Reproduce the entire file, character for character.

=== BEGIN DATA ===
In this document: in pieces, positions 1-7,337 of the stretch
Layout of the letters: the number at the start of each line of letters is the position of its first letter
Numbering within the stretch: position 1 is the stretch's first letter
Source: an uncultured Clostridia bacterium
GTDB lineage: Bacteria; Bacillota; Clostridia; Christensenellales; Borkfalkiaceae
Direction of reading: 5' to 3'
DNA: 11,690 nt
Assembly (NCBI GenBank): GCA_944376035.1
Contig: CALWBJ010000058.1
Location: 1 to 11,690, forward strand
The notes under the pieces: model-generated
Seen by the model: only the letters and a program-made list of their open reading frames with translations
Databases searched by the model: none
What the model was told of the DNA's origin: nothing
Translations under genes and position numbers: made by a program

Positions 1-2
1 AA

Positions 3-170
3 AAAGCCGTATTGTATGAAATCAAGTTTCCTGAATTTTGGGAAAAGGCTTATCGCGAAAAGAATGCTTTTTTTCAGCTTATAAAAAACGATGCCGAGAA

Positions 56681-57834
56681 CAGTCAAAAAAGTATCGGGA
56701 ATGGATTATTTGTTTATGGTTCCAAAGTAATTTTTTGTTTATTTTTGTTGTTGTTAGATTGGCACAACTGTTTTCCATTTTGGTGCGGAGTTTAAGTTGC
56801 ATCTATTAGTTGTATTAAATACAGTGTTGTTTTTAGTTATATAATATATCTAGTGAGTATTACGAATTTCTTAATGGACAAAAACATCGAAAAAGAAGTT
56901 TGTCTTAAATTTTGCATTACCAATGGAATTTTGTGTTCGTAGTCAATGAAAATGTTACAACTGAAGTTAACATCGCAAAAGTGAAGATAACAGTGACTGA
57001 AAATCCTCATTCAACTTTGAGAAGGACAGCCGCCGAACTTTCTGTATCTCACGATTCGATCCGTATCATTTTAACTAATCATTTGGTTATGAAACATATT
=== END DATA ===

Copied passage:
In this document: in pieces, positions 1-7,337 of the stretch
Layout of the letters: the number at the start of each line of letters is the position of its first letter
Numbering within the stretch: position 1 is the stretch's first letter
Source: an uncultured Clostridia bacterium
GTDB lineage: Bacteria; Bacillota; Clostridia; Christensenellales; Borkfalkiaceae
Direction of reading: 5' to 3'
DNA: 11,690 nt
Assembly (NCBI GenBank): GCA_944376035.1
Contig: CALWBJ010000058.1
Location: 1 to 11,690, forward strand
The notes under the pieces: model-generated
Seen by the model: only the letters and a program-made list of their open reading frames with translations
Databases searched by the model: none
What the model was told of the DNA's origin: nothing
Translations under genes and position numbers: made by a program

Positions 1-2
1 AA

Positions 3-170
3 AAAGCCGTATTGTATGAAATCAAGTTTCCTGAATTTTGGGAAAAGGCTTATCGCGAAAAGAATGCTTTTTTTCAGCTTATAAAAAACGATGCCGAGAA

Positions 56681-57834
56681 CAGTCAAAAAAGTATCGGGA
56701 ATGGATTATTTGTTTATGGTTCCAAAGTAATTTTTTGTTTATTTTTGTTGTTGTTAGATTGGCACAACTGTTTTCCATTTTGGTGCGGAGTTTAAGTTGC
56801 ATCTATTAGTTGTATTAAATACAGTGTTGTTTTTAGTTATATAATATATCTAGTGAGTATTACGAATTTCTTAATGGACAAAAACATCGAAAAAGAAGTT
56901 TGTCTTAAATTTTGCATTACCAATGGAATTTTGTGTTCGTAGTCAATGAAAATGTTACAACTGAAGTTAACATCGCAAAAGTGAAGATAACAGTGACTGA
57001 AAATCCTCATTCAACTTTGAGAAGGACAGCCGCCGAACTTTCTGTATCTCACGATTCGATCCGTATCATTTTAACTAATCATTTGGTTATGAAACATATT